York Teaching Hospital NHS Foundation Trust was granted its licence as a Foundation Trust on 1 April 2007.
This means that we are no longer directed or controlled by the Secretary of State for Health, but we are still part of the National Health Service family and subject to NHS quality standards, performance ratings and systems of inspection.
One of the greatest benefits of being an NHS Foundation Trust is that the new structure helps us to work more closely with local people and service users to help us respond to the needs of our communities. Other benefits include the chance to maximise financial freedoms, have more control over our money to improve facilities and achieve a better balance between national and local priorities.
A fundamental part of being an NHS Foundation Trust is the different way the organisation is structured. It is based upon the involvement of local people, patients, carers, partner organisations (such as the Primary Care Trusts, local University, Local Councils) and staff employed from within the NHS Foundation Trust.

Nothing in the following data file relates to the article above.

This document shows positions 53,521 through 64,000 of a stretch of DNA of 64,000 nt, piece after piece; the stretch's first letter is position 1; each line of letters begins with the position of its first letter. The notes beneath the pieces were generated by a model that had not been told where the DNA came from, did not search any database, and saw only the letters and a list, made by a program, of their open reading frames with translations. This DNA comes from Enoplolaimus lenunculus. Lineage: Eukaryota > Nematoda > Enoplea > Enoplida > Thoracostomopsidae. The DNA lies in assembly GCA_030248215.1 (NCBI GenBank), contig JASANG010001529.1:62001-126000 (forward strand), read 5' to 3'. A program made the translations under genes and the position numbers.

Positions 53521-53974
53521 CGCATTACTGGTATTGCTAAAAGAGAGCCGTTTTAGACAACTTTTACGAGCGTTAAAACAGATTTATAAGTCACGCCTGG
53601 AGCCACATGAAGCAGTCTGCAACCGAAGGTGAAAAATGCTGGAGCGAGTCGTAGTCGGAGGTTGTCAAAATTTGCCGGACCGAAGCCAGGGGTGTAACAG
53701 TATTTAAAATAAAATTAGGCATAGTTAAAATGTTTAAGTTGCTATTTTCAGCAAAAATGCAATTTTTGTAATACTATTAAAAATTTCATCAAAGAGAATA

There are three main components to the way an NHS Foundation Trust is structured:
A membership community made up of local people, patients, carers, staff from partner organisation and staff employed by the Foundation Trust
A Council of Governors elected from the membership community and also including representatives from the Trusts key partners in health and social care (the term Board of Governors is also used by some Foundation Trusts to describe this body)
A Board of Directors made up of a Chairman and Non-Executive Directors (appointed by the Council of Governors) a Chief Executive (appointed by the Non-Executive Directors) and Executive Directors (appointed by the Chief Executive and Non-Executive Directors).
You can download a copy of our Constitution here.
Further information about Foundation Trusts can be obtained from Monitor.